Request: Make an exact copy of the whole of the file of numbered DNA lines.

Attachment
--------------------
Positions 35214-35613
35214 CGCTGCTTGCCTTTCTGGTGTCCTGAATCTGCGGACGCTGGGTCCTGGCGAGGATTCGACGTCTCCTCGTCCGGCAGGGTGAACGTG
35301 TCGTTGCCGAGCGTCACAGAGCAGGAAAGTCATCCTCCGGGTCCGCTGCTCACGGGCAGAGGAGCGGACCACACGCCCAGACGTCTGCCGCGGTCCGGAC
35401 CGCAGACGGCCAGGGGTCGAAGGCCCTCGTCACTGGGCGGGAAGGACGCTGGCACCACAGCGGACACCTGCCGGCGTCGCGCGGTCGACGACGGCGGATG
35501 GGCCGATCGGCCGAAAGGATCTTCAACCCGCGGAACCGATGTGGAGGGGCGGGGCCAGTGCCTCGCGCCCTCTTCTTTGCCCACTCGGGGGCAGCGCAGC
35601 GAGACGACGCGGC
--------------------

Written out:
Positions 35214-35613
35214 CGCTGCTTGCCTTTCTGGTGTCCTGAATCTGCGGACGCTGGGTCCTGGCGAGGATTCGACGTCTCCTCGTCCGGCAGGGTGAACGTG
35301 TCGTTGCCGAGCGTCACAGAGCAGGAAAGTCATCCTCCGGGTCCGCTGCTCACGGGCAGAGGAGCGGACCACACGCCCAGACGTCTGCCGCGGTCCGGAC
35401 CGCAGACGGCCAGGGGTCGAAGGCCCTCGTCACTGGGCGGGAAGGACGCTGGCACCACAGCGGACACCTGCCGGCGTCGCGCGGTCGACGACGGCGGATG
35501 GGCCGATCGGCCGAAAGGATCTTCAACCCGCGGAACCGATGTGGAGGGGCGGGGCCAGTGCCTCGCGCCCTCTTCTTTGCCCACTCGGGGGCAGCGCAGC
35601 GAGACGACGCGGC